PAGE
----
ESOF 322

Software Engineering

3 Cr. (Hrs.:3 Lec.)

Studies the process of engineering software applications and systems. Concentrates on the techniques and processes needed to engineer highly reliable small program module development assignments. Overview of software engineering is presented. In addition to individual homework assignments, students will do in class assignments individually, in pairs, triads, and quads. Prerequisites: CSCI 332 & Junior standing or Consent of Instructor. (1st)

Course generally offered fall (1st) semester.


E1. Students have a basic understanding of object-oriented programming and can create multi-class programs in C++. (CSCI 232)

E2. Students know basic error-handling, and debugging techniques. (CSCI 135, 136, 232)

Course Outcomes:

At the conclusion of this course those students who receive at least a grade of C- will:

R1. Understand what it means to “engineer” software. (CAC-a, b,c, i; EAC- a, c, e, k, 1)

R2. Understand standard life-cycle process models such as the Waterfall, Incremental, Spiral and Agile models. Know the properties of these models, and given a development environment and project goals can select an appropriate development process model.(CAC-h,i, k; EAC-a, c, e,i, k)

R3. Understand security and social issues and responsibilities and be able to analyze the local and global impact of computing on individuals, organizations, and society. (CAC-g,h; EAC-h,i)

R4. Understand quality issues such as usability, reliability, availability, maintainability, portability, and performance,and how these must be considered throughout the life cycle. (CAC-a, h,i, k; EAC-a, c, e, i, k, 1)

R5. When given the description of a small program, be able to write a consistent and complete set of concise and verifiable requirements for that program that conforms to a small program standard. (CAC-b, c, f, k; EAC-a, c, e, g, k, 1)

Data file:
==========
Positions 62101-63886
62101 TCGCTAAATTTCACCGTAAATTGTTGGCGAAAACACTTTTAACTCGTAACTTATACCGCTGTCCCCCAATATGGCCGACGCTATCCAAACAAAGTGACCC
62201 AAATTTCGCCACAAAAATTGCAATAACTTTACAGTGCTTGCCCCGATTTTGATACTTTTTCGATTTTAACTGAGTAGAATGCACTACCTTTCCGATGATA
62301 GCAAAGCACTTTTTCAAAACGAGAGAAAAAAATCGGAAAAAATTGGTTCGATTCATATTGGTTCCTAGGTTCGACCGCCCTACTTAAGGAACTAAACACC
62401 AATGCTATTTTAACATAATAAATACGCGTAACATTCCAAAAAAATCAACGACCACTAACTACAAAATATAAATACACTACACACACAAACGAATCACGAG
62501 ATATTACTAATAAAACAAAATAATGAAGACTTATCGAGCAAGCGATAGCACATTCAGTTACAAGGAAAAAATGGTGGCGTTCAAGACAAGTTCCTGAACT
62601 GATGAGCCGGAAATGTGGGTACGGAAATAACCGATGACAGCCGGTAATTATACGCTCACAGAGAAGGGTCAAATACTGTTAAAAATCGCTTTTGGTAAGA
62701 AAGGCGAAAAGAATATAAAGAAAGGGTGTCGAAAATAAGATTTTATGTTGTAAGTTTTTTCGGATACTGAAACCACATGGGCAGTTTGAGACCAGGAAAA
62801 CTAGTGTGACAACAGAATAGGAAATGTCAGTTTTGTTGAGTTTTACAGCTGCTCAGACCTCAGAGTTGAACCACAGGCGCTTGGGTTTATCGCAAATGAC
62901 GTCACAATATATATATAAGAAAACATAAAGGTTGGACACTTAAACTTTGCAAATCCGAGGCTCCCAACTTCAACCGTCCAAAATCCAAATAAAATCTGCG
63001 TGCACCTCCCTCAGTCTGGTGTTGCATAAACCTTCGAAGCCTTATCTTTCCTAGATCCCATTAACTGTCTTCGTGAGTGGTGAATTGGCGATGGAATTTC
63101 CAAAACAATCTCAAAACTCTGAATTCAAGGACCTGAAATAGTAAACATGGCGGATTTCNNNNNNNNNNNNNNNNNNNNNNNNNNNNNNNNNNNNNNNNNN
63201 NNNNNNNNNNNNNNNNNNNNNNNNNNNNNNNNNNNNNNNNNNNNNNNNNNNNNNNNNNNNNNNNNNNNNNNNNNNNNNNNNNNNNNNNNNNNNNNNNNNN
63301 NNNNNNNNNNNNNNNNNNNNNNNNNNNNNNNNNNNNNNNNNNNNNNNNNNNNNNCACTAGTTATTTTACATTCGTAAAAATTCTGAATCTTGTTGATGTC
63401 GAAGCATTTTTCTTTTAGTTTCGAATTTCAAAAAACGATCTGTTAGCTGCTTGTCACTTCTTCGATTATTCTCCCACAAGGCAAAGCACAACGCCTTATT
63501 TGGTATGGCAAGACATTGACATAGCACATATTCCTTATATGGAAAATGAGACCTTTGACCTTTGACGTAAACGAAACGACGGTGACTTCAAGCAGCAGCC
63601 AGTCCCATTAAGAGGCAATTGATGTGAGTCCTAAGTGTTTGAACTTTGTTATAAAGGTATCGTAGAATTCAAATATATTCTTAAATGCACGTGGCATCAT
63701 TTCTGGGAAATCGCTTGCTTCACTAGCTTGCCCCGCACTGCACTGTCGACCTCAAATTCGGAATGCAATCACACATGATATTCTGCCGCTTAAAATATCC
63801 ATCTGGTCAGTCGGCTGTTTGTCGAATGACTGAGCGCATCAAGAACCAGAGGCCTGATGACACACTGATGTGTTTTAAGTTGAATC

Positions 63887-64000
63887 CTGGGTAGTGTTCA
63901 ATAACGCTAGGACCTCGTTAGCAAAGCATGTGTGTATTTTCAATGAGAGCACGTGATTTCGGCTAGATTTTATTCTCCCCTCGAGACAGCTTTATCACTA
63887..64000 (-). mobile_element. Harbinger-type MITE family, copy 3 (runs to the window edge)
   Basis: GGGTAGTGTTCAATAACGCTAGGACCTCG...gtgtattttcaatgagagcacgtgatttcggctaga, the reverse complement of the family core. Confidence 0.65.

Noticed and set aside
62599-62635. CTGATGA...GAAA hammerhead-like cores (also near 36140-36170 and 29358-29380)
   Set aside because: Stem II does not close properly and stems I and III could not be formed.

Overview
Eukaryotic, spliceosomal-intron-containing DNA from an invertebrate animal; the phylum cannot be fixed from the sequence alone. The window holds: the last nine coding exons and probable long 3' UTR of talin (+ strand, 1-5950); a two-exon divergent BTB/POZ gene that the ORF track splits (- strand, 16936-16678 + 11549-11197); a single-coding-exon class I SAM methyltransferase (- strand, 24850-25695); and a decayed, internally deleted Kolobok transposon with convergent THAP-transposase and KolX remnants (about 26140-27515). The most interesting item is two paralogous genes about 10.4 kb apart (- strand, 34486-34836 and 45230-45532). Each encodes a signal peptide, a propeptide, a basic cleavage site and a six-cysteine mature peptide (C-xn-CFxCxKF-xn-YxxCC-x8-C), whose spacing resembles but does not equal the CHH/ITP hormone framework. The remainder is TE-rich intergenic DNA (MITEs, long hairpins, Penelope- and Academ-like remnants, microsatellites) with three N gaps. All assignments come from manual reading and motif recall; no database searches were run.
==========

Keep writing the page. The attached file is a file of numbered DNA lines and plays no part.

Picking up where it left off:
R6. When a given set of requirements for a small program that conforms to the requirements satisfying R5, be able to write a design for that program that conforms to a design standard. (CAC-c, f, k; EAC-a, c, e, g, k, 1)

R7. When given the requirements and design for a small module, be able to specify test conditions and test files/scenarios and scripts that provide a complete functional test of the program. For C++ programs students can obtain and explain the test coverage measures for these tests.(CAC-a, c, f, k; EAC-a, c, e, g, k, )

R8. When given the requirements and design for a small module be able to write a random test file generator. (CAC-a,c,i, k; EAC-a, c, e, g, k, 1, 2)

R9. Appreciate the need for and can adhere to a coding standard. (CAC-c, k; EAC-a,c,e, 1)

R10. When given the requirements and design, be able to write low-defect (by inspection) correctness arguments for the design algorithm that conform to a module development standard. (CAC-f, k; EAC-a, c, e, g, k, 1)

R11. When given code that conforms to a source file standard and is documented by proceeding sections of its standard, construct an argument that the code correctly implements the algorithm statements. (CAC-f, k; EAC-a, c, e, g, k, 1)

R12. Understand the importance of software inspections throughout the life cycle, and will have performed several such reviews and inspections according to the documented procedures for such reviews and inspections. (CAC-c, k; EAC-a, c, k, 1)

R13. Understand the difference between ethics and morals and the purpose of ethical codes. Students are familiar with the joint ACM/IEEE Software Engineering Code of Ethics and can use it to analyze the impact of computing and engineering solutions on individuals, organizations, and society. (CAC e, g, EAC-f, h)